The Unattainable Past in Ed Brubaker and Sean Phillips’ “Criminal: The Last of the Innocent”

Matthew Teutsch
6 min readJul 14, 2021

Nostalgia powerfully pulls at us, especially as we get older. Deriving from the Greek words nóstos (homecoming) and álgos (pain), nostalgia relates to a longing for the familiar that has passed away. However, the authenticity of that past is not reality. It exists as a mental construction, one that plays up the feelings of youth and innocence while hiding the realities of the past. This is what Ed Brubaker and Sean Phillips’ Criminal: The Last of the Innocent (2015) addresses. It plays with and satirizes readers’ nostalgic desires.

Set in Brookview, The Last of the Innocent draws upon comics such as Archie to present an image of an idyllic, suburban American past filled with white teenagers who are innocent and good. The panels move from these Archiesque images to a more gritty and contemporary style in the present, where we see Riley Richards murder his wife Felicity (Felix) and frame her lover Teddy.

Even within the panels that depict a 1950s-1960s era Brookview, Brubaker and Phillips play with notions that the post-World War II era exuded innocence. One such sequence, “Riley’s Gal Pal, Felicity,” occurs immediately after Riley’s father’s funeral. The full-page sequence only contains seven panels, including the title. It begins by showing Felix getting ready for prom and her father entering the room saying he thought he heard Riley in the room. Her father does not like Riley, because of his class position, and he tries to talk Felix into not seeing him by offering her a raise in her allowance. She says she likes Riely, but agrees to not bring him around the house if she gets the raise.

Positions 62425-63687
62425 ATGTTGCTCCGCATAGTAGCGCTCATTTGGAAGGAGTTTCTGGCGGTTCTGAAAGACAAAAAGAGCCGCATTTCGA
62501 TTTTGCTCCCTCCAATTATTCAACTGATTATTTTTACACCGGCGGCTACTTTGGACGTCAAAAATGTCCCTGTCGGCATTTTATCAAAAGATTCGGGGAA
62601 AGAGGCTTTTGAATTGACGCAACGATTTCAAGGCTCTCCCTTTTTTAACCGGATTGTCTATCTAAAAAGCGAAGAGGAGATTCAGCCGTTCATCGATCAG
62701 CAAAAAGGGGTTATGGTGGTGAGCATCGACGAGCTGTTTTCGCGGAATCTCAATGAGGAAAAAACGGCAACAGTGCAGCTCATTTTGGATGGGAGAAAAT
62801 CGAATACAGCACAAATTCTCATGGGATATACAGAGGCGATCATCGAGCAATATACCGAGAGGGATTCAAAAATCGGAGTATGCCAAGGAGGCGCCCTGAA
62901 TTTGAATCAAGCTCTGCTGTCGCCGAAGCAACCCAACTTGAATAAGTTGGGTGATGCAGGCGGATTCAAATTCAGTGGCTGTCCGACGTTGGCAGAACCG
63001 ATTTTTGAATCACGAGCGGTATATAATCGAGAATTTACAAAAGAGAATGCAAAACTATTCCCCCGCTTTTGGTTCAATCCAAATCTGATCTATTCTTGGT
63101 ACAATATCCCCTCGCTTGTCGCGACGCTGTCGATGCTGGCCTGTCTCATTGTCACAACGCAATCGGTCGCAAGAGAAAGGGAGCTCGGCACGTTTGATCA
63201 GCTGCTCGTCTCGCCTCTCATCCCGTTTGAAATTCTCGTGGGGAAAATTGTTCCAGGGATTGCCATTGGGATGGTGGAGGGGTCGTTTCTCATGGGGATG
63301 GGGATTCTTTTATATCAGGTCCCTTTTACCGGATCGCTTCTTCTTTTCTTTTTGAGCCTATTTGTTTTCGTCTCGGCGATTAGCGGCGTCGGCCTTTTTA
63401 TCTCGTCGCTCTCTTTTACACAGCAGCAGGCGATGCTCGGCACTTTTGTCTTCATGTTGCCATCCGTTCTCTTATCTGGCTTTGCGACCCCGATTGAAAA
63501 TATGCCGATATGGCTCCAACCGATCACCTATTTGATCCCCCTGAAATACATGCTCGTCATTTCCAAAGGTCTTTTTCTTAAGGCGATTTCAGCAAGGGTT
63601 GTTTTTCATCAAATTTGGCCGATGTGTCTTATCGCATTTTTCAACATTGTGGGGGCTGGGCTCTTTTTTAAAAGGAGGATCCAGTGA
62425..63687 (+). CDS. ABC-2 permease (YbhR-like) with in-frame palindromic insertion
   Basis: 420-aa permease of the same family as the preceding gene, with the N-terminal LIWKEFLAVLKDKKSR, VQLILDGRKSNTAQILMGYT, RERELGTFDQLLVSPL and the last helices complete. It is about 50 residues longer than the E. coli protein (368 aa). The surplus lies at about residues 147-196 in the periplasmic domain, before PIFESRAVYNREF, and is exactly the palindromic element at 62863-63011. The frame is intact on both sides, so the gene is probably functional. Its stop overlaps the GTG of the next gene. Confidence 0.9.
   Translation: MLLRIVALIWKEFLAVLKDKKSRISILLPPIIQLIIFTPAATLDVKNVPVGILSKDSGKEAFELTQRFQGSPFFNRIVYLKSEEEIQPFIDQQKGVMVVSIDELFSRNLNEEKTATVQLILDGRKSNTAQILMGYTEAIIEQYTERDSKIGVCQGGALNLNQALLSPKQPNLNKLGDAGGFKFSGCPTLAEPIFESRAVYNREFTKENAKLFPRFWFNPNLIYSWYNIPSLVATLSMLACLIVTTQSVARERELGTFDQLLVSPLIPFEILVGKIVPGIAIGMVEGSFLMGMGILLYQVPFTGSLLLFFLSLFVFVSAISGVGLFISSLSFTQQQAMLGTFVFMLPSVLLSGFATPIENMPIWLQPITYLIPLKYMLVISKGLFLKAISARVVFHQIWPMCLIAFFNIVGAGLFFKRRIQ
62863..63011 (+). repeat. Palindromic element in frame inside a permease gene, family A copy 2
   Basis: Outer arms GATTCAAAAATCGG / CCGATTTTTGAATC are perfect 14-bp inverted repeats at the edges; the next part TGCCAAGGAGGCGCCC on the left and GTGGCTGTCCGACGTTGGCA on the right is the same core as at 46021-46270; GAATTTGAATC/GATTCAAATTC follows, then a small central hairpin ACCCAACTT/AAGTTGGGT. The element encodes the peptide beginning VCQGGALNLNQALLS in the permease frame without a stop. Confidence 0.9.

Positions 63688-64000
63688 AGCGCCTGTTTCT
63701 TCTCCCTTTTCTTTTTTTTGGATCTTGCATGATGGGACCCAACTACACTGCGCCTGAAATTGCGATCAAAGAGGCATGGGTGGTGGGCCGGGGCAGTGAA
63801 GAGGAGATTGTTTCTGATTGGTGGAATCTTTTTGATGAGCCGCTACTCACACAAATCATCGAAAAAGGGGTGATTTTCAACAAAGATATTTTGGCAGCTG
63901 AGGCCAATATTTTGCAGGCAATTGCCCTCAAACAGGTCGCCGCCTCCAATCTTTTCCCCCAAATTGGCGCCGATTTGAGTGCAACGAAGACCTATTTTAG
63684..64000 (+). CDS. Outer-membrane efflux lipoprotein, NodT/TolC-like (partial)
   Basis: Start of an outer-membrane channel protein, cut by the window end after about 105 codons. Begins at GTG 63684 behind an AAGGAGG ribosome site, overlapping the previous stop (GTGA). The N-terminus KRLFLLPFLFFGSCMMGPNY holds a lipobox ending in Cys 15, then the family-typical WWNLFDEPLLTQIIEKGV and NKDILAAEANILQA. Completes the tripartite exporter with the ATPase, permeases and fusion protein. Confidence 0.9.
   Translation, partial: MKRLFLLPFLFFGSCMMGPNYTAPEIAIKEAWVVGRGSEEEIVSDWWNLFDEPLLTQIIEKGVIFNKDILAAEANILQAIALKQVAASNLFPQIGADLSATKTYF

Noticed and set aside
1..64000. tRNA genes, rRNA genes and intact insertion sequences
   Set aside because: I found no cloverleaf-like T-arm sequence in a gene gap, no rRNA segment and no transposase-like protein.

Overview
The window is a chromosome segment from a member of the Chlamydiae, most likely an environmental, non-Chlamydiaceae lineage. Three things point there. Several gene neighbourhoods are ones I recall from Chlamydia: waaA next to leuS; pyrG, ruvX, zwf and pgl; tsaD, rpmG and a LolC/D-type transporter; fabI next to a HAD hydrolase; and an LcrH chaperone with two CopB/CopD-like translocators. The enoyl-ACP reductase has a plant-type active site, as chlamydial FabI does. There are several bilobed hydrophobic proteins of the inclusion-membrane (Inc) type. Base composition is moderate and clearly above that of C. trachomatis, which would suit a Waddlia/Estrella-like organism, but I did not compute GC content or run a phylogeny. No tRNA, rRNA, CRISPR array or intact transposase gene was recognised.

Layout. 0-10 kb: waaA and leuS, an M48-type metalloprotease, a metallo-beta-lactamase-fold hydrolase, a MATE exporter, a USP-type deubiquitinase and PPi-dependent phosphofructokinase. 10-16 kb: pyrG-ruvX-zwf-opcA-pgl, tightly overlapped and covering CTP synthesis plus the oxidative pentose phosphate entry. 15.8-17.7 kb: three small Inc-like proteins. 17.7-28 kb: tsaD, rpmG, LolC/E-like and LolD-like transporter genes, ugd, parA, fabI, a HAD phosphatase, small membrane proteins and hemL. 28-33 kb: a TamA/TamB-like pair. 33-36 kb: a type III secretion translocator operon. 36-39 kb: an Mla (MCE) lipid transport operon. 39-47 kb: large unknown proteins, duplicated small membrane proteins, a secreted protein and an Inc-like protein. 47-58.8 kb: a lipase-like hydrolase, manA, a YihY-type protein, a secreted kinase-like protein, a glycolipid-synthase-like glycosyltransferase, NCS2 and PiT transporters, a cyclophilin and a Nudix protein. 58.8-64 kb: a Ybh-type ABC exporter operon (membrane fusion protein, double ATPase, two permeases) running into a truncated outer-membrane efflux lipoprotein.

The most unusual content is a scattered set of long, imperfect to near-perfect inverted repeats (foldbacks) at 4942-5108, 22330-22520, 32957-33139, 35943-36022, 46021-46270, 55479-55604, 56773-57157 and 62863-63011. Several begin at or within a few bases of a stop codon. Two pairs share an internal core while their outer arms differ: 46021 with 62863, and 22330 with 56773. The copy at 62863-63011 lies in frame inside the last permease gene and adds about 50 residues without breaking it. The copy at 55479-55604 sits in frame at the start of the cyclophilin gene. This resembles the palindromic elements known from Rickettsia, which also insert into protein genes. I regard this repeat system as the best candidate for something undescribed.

On the surface, this exchange and the setting do not seem too far out of the ordinary for a show like Dobie Gillis, Donna Reed, or Leave it to Beaver. The exchange just appears to be a father and daughter disagreeing on the merits of a boy that she wants to date. The sequence ends, though, with two panels that show what happens when Felix’s father leaves the room. In the first, we see an hidden person say, “Boy, Felix. . . “ In this panel, Felix looks down and starts to lift her dress. The final panel shows Riley coming out from under the make-up table with his hand underneath Felix’s dress, fingering her. Felix asks, “Hey, did I say…

Matthew Teutsch

Here, you will find reflections on African American, American, and Southern Literature, American popular culture and politics, and pedagogy.